Saturday, February 7, 2009

A Peak Inside the Gentleman's Over Coat

A few weeks ago, I was asked to altered a man's over coat (London Fog). The gentleman had lost weight and wanted the back and sides taken in a bit. Well in order to do that I had to take the lining a part to get to the inside of the coat to make the changes.

For the most part the manufacturer used the bag method of attaching the lining. The final seam of the lining was in one of the sleeves where they stitched it together after the coat was turned to the right side. After I opened the seam and turned the coat inside out, I was able to see the inner workings of the coat. This is all very interesting to me as I want to make more coats and make them better or as good as RTW.

Here are a few shots of what I found on the inside:

At the shoulder, armhole and center front padding is attached to help smoothing and shaping of the chest area.

The sleeve head is made of the coating fabric instead of interfacing or batting.

The shoulder pads weren't anything special. For the most part they were made of interfacing.

Each of the armholes has two rows of stitching: one to secure the sleeve to the armhole and the other to attach seam binding to the armhole.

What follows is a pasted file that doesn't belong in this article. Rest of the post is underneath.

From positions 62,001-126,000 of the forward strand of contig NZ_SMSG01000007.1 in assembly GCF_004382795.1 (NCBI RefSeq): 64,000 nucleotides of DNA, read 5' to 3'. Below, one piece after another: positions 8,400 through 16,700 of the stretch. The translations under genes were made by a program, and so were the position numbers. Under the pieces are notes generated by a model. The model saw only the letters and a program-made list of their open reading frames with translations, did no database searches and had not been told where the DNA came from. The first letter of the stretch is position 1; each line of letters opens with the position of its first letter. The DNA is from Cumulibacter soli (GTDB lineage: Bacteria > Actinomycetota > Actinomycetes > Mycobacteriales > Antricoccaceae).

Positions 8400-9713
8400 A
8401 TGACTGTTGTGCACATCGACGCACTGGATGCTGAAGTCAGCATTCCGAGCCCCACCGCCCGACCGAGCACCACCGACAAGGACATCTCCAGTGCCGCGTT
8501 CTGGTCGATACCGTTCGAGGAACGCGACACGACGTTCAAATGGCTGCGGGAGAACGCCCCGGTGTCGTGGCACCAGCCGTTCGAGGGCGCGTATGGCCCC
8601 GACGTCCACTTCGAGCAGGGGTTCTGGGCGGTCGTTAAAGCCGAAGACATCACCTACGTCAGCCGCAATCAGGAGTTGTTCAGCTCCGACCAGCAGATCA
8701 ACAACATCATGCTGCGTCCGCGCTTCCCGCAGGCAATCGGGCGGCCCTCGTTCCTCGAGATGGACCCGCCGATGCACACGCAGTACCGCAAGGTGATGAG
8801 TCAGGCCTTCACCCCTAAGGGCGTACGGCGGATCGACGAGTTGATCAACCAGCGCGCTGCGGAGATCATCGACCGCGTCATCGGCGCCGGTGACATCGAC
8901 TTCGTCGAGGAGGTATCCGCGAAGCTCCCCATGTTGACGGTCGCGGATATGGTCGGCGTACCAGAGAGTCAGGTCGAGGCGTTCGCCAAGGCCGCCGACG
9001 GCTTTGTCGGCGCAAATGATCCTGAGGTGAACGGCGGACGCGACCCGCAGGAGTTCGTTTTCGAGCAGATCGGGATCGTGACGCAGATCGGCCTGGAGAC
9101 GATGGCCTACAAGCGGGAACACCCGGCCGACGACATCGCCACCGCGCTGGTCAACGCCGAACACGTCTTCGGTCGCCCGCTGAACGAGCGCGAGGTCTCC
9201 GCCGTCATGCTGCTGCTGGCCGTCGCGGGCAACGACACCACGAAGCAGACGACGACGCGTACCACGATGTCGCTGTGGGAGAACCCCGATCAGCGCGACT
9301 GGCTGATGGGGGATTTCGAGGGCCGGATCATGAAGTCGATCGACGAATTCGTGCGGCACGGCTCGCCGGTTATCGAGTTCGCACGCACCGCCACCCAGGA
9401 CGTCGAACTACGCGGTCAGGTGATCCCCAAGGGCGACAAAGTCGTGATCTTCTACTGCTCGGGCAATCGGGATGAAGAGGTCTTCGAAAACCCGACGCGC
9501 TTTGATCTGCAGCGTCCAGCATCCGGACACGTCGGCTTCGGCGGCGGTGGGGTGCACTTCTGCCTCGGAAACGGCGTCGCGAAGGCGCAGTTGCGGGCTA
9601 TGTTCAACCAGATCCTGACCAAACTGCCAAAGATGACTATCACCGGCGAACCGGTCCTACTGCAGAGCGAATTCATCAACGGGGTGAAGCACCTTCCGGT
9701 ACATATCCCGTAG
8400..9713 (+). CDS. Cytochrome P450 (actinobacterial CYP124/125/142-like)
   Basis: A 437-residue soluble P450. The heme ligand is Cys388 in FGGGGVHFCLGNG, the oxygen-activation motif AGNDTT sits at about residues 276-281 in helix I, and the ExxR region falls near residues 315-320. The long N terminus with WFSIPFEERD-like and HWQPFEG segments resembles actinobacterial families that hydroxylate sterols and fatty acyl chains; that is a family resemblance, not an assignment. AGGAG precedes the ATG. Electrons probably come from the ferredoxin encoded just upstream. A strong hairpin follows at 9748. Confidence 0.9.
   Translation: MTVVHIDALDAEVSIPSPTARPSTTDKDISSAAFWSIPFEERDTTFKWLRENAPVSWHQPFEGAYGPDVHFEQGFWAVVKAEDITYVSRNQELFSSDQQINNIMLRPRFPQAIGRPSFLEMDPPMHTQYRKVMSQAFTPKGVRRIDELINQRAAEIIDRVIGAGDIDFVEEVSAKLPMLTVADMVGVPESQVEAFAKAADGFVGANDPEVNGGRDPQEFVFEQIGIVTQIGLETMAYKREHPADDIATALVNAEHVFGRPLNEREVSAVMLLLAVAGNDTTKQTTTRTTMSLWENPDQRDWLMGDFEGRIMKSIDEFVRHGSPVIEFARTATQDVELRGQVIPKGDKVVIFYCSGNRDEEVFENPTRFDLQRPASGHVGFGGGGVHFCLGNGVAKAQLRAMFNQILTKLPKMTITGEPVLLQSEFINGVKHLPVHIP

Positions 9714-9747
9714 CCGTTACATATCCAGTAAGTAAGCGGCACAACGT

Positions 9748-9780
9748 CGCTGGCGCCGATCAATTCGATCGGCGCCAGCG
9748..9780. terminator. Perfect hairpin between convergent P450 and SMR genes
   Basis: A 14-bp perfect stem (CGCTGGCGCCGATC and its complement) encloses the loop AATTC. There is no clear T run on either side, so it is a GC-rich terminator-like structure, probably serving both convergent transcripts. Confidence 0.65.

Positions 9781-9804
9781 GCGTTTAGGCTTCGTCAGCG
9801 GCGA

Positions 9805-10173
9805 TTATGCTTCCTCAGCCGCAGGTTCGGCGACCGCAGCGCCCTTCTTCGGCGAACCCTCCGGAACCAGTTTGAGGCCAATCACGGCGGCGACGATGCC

Every stress point (pockets, around the armholes, along the center front, collar and chest area, along the hems and back vent) was interfaced for added durability. Finally, the lining was attached at various points of the coat: at mid sleeve, underarm, shoulder, and along the back side seams.

At first I was not that thrilled to do this job, but after I started taking the lining apart I recognized the value of doing this alterations. I hope this information is helpful to someone who is interested in making coats.

Happy Sewing!


  1. Thank you for posting and explaining what you found. I've been thinking to go and buy an old coat that looks well made and then take it apart.

  2. I used to love to get high end clothing alterations, just for the opportunity to see the insides. Like this one, they are quite an education.

  3. Thanks for sharing and the sleeve head is interesting in that they used the fashion fabric.

  4. The fact that padding was used at the front shoulder/armhole area is very interesting. I usually apply 2 layers of interfacing to this area to prevent collapsing so it's nice to know that the manufacturer actually used something even thicker.



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